off the charts
POLICY INSIGHT
BEYOND THE NUMBERS

Surging Rent and Utility Costs Make Need for Housing Vouchers More Urgent

Rent and utility prices have risen sharply in recent months, adding to the difficulties many low-income people face paying their bills and keeping a roof over their heads. These higher costs add urgency to proposals to provide more Housing Choice Vouchers. The voucher program is highly effective at helping people with low incomes afford housing and is the federal housing program best suited to deliver large-scale assistance to renters during the current cost surge. Due to insufficient funding, however, vouchers and other federal rental assistance currently only reach about 1 in 4 households who qualify for assistance.  

Rents have long been higher than many people can afford, but rent increases accelerated sharply beginning in the summer of 2021 as the supply of available units tightened. By February 2022 rents for newly leased units were 17 percent higher than a year earlier, according to one national rent index, with even larger increases reported in some cities.

This surge isn’t fully reflected yet in Consumer Price Index (CPI) inflation data, which show rents rising by 4.2 percent in the 12 months through February 2022. That’s mainly because the CPI uses an average of rents paid by renters in a survey sample whether or not they recently leased their unit. But higher market rents generally don’t affect current tenants until their leases come up for renewal (although this would not delay increases for tenants renting units on a month-to-month basis). Each month, more leases will turn over and more renters will see their monthly expenses rise sharply as a result.

Most renters must pay some or all of their utility bills directly each month in addition to paying their rent. As rents have risen, renters have also been hit by rapidly rising utility bills. In the 12 months through February, prices for residential fuel and utilities rose 11.0 percent, with especially abrupt increases for heating oil (43.6 percent) and utility gas (23.8 percent). Many analysts believe there is a substantial risk that energy prices will continue to rise due to the war in Ukraine and other factors; such increases would likely translate into even higher utility bills for struggling renters.

When rent and utility costs rise rapidly, people with the lowest incomes — such as low-wage workers or seniors and people with disabilities who have low fixed incomes — face tradeoffs and hardship that are far more severe than for people further up the income scale. In 2019, more than 23 million people in the United States lived in renter households that paid over half their incomes for housing, and the bulk of those households had incomes around or below the poverty line. Often, these renters have only a few hundred dollars a month left over for essential non-housing expenses like food and health care, so rising rent and utility costs further squeeze their already limited spending.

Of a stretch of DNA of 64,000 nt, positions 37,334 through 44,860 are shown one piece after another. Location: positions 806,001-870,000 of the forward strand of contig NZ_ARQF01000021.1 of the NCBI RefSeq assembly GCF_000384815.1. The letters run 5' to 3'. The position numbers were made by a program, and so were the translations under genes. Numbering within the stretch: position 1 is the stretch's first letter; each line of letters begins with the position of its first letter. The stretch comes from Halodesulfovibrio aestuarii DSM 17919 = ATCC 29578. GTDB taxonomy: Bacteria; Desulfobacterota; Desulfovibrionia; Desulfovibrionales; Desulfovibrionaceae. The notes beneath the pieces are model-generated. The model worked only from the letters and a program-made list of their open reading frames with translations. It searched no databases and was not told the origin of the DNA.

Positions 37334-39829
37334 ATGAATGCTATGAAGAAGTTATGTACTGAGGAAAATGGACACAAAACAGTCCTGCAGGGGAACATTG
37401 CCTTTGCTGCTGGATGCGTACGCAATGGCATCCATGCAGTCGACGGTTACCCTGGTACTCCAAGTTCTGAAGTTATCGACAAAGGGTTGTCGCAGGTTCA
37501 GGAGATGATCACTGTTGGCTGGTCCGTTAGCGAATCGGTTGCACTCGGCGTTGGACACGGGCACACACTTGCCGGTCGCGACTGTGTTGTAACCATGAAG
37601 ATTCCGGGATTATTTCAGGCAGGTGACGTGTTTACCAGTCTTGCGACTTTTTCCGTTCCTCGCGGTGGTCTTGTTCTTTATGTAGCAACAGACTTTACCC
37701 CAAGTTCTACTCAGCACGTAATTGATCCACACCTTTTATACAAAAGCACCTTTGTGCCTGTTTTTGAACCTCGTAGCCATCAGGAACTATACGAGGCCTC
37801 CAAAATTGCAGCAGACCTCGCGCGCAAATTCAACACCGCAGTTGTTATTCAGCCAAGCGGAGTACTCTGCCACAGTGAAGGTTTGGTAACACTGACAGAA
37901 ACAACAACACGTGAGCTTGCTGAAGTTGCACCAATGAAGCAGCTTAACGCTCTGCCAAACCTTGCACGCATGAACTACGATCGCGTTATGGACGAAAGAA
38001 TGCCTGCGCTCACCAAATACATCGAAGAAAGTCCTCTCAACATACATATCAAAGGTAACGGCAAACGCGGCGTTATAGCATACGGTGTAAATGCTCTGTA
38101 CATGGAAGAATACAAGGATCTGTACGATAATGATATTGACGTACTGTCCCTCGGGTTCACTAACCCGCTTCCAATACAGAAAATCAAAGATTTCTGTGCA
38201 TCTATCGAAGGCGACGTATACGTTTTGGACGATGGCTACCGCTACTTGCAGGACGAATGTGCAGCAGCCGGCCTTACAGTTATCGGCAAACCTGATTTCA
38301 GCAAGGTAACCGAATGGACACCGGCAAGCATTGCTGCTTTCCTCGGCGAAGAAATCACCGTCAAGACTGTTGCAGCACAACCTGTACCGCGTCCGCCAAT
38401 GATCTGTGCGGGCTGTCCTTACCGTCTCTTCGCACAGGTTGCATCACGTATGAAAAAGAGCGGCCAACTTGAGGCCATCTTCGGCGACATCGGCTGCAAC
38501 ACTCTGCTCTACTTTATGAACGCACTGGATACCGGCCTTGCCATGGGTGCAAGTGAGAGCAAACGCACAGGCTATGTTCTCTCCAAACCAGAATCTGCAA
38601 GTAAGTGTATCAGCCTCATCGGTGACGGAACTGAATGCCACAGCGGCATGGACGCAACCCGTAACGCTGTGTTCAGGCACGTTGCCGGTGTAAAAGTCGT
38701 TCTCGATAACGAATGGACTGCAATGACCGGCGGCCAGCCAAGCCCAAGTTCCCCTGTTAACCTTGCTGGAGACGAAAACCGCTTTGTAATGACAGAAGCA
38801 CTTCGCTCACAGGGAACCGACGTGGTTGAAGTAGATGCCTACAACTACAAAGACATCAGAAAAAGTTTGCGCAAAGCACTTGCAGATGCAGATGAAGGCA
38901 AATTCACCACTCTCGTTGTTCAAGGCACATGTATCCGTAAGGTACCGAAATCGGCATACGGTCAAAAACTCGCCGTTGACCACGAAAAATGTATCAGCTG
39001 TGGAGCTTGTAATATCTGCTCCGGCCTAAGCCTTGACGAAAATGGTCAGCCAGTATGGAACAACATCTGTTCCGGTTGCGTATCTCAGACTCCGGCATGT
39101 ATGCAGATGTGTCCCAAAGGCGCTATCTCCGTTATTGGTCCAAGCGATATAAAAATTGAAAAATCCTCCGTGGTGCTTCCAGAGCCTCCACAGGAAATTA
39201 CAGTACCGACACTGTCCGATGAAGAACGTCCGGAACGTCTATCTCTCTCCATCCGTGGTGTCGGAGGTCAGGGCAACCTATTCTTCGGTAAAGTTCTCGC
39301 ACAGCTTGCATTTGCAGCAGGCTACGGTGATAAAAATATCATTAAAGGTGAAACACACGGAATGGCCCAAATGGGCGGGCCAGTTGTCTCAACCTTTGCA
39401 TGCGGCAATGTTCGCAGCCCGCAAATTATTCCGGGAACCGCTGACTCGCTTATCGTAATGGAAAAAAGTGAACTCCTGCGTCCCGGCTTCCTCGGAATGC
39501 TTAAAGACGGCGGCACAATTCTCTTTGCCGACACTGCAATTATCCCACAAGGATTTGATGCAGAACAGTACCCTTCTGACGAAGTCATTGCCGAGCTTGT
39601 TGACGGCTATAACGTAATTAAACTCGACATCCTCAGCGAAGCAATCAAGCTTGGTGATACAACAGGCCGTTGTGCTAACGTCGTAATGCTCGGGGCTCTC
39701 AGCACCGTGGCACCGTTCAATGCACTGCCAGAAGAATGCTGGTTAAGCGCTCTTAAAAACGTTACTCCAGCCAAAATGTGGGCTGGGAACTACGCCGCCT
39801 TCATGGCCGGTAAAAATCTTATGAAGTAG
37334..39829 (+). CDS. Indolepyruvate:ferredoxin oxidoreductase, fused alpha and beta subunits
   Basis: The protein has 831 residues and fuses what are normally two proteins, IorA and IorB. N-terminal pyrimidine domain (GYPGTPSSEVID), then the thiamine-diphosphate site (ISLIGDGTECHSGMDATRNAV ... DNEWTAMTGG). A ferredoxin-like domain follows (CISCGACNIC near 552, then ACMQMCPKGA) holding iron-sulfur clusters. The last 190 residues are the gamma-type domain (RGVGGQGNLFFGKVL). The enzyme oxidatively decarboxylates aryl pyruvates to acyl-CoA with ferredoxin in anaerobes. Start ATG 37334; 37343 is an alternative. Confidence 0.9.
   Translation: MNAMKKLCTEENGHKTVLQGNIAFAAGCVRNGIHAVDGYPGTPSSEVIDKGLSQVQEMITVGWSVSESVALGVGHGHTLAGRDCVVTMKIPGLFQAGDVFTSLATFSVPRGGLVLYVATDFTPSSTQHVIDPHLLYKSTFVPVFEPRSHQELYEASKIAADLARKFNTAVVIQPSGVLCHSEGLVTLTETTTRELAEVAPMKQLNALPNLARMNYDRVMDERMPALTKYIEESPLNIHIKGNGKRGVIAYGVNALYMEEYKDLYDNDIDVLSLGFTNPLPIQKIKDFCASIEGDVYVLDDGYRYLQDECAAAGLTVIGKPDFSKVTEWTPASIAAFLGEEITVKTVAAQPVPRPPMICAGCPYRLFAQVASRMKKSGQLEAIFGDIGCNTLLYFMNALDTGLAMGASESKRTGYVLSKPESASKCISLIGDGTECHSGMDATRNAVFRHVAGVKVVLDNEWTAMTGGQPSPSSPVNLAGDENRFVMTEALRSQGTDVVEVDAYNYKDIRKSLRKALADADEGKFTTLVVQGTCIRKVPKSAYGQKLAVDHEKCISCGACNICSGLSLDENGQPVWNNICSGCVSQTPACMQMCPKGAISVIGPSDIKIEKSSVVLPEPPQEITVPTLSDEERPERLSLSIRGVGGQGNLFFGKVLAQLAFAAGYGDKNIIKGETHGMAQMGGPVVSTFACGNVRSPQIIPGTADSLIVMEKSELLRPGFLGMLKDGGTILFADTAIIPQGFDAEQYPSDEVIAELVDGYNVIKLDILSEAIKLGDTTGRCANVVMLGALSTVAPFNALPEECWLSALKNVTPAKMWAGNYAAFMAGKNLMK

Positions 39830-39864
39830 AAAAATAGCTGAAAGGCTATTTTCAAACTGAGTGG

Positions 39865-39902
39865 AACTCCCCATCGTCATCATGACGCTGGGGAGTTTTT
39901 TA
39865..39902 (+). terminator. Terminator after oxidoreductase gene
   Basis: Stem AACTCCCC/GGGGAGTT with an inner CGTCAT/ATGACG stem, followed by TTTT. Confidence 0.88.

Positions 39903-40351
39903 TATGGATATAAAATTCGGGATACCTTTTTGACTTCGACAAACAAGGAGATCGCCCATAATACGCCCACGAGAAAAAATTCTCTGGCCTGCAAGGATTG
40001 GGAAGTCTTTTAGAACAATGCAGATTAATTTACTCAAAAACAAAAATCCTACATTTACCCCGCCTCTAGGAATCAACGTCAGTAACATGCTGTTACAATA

Renters who can’t pay the higher costs will experience utility cutoffs and evictions, forcing some to live in overcrowded housing, in shelters, or on the streets. The resources available to help people in these situations fall far short of meeting the need. Many local homelessness systems are stretched to capacity. Emergency rental assistance funded through COVID-19 relief legislation helped about 4.3 million renter households meet their needs through January 2022, but states and localities are beginning to exhaust those funds. There are long waiting lists for longer-term rental assistance programs such as housing vouchers, with the result that even the small share of eligible people who are able to receive vouchers must first wait almost two and a half years on average. And while recently enacted 2022 funding legislation will fund about 30,000 new vouchers, this will only be enough to assist a small fraction of those in need.

Providing more housing vouchers could help many additional renters cope with higher costs and hold on to their homes. Housing vouchers are well-designed for this purpose, because they cover the gap between 30 percent of the household’s income and typical rent and utility costs in the local market. Research shows that vouchers reduce homelessness, overcrowding, and housing instability among people with incomes around or below the poverty line. While some have suggested that providing vouchers to more people in need would drive rents up by raising demand for housing, research on previous voucher expansions shows that new vouchers are unlikely to have more than a minimal impact on market rents.

Additional vouchers should be accompanied by measures to ease pressure on housing costs by building more homes, but this won’t happen quickly enough to help people who are having difficulty paying their rent and utility bills right now. Federal policymakers should provide more funds to develop affordable housing and state and local governments should ease barriers that limit construction (such as large minimum lot sizes and prohibitions on multifamily housing). But even if these steps were taken immediately, they would take years to substantially ease housing costs, and on their own aren’t likely to reduce rents enough to make them affordable to people with incomes around or below the poverty line. Vouchers could deliver assistance far more quickly and enable even the lowest-income families to afford stable housing.

will_fischer-500x500.jpg

Senior Director for Housing Policy and Research